Inspiration, like water, flows downhill. Some years ago I began depicting faces in stained glass — using only the glass itself, without painted-on features. Technically I’m not great with glass, but I made some progress. Perhaps I’ll take it up again someday.
If you know anything about glass, you know that it only cuts naturally in certain directions. You can push the limits, even go beyond them with the right tech. But aping the smooth transitions of the human face with pieces of glass and copper foil? Not so easy.
Fortunately, I had a book to show me the way. Back in the ’70s, before digital photography, each summer a traveling photo studio followed the county fair circuit in the western states. The studio offered fast, cheap large-format black and white portraits of you, your family, your buds, or whoever you cared to pile into the box-like studio-on-wheels. I remember seeing it at the local fairs back when I was a teen.
This wasn’t what you’d call subtle photography; the studio crew shot, cooked, printed, dried and delivered in 15 minutes. It needed high contrast, powerful can’t-fail lighting. But the product was portraiture that working people could afford. They could dictate how they wanted to be seen, like the patrons of posh society photographers .
After a while the portrait shooter, Mikkel Aaland, realized that he had something special and began asking customers for photo releases when he got a particularly striking portrait. Eventually, he published a book called County Fair Portraits that shows off the most affecting portraits. If you follow the link, you’ll see some of them.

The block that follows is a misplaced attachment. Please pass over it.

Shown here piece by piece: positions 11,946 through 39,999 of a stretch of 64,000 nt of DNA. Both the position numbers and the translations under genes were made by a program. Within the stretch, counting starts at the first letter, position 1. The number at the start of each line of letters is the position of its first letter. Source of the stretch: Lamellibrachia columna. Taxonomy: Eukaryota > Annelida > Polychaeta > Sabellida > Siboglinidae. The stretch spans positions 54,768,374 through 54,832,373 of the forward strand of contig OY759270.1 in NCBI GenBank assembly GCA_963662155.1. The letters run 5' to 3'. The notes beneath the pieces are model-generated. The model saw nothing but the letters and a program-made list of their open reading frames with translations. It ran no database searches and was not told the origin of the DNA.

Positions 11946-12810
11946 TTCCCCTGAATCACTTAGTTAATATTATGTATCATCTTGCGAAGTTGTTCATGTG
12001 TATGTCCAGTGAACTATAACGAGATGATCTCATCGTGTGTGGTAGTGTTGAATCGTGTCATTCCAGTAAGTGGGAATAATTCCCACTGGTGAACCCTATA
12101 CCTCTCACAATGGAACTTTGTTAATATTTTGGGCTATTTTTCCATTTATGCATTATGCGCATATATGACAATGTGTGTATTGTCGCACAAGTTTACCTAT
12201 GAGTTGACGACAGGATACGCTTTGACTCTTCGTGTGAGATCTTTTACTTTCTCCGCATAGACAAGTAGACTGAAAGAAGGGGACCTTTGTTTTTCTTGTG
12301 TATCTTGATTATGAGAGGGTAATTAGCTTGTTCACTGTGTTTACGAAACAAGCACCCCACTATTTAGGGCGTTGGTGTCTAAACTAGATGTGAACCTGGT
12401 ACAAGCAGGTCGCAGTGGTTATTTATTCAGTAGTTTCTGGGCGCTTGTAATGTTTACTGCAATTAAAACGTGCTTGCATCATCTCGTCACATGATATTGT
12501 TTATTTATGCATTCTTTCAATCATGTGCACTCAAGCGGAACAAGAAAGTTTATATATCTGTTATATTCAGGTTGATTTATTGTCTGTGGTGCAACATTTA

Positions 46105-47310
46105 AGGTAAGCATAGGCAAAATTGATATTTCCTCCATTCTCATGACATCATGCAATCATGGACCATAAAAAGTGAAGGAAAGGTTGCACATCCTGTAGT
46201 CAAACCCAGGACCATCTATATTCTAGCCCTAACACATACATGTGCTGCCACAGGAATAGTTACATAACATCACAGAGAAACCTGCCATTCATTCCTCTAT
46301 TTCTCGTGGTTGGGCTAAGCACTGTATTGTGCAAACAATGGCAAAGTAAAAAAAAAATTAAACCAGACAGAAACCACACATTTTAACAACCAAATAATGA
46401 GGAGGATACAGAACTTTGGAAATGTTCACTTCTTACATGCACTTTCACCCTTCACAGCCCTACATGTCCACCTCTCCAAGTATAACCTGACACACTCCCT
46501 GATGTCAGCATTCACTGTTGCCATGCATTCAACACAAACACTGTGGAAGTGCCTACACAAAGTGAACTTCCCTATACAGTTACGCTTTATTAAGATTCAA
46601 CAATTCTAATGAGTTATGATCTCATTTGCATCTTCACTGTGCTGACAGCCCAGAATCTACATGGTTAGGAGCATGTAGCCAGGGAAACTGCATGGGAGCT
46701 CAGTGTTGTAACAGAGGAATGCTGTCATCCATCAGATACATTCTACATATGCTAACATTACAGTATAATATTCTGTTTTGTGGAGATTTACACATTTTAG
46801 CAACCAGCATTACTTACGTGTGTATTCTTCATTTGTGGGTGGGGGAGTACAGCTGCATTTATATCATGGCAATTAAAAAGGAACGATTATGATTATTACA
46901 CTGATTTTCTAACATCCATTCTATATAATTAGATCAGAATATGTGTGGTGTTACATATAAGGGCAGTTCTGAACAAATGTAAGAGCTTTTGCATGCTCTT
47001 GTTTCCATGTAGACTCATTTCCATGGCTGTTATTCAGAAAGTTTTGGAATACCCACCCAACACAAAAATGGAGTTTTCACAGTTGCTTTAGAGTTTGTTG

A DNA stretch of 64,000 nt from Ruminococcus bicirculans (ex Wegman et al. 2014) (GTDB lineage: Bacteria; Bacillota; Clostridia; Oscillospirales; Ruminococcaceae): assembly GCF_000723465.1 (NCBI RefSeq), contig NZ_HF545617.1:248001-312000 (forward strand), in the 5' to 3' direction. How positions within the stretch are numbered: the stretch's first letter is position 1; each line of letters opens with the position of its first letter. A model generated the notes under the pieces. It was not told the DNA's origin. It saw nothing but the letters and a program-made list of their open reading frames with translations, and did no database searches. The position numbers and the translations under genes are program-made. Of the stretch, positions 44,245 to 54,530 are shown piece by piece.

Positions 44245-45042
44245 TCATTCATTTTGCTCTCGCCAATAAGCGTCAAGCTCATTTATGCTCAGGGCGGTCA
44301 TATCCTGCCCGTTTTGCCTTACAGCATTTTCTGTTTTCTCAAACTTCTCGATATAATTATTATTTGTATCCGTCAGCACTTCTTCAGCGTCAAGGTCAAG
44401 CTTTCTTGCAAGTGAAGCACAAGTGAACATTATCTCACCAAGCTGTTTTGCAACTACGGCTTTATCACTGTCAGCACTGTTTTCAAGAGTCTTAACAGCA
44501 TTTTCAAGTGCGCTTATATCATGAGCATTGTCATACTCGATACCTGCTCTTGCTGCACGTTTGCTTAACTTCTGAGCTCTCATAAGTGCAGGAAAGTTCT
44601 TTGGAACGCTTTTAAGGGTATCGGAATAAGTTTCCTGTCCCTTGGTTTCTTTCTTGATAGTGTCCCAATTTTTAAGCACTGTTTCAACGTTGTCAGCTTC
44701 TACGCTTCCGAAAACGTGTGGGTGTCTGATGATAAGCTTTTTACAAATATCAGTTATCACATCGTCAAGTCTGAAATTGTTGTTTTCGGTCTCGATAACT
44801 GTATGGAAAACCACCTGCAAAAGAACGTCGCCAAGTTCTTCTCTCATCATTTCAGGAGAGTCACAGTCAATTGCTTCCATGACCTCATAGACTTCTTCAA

All those very human faces etched with lines in high relief: they showed me exactly how to cut the glass. They gave me some ideas about shadowing, too. The glass panel above was inspired by a portrait of an Apache woman taken at the Arizona state fair. Again, follow the link and you’ll see the original image.
I got three glass panels out of that book. Below find the last one I cut, a qualified success; my attempt at glass painting to indicate shadow eventually went wrong; the paint deteriorated.
The original photo was of a 80-year-old cattle rancher, a cheerful man. I gave him a backdrop of blue sky filled with spectral cows who might have nuanced feelings, if cows can, about his long career. I choose this photo in part because it much resembled my mother’s second husband — an outwardly friendly and generous man with a well-concealed dark side.
All this became possible because Aaland thought to keep his negatives. County Fair Portraits was not a huge success — I got my copy, remaindered, 30 years ago — but I keep finding people who know it and were inspired by it. Inspiration runs downhill, brings nourishment to others’ imaginations. They, in turn, may inspire others.
The Internet is full of photos, but Aaland provides context and background — a larger portrait of a time and place and social strata, the people who lived in it, and how they chose to see themselves. You can lose yourself in it. The book sits on my shelf and inspires, to this day. I pick it up almost every time that I notice it.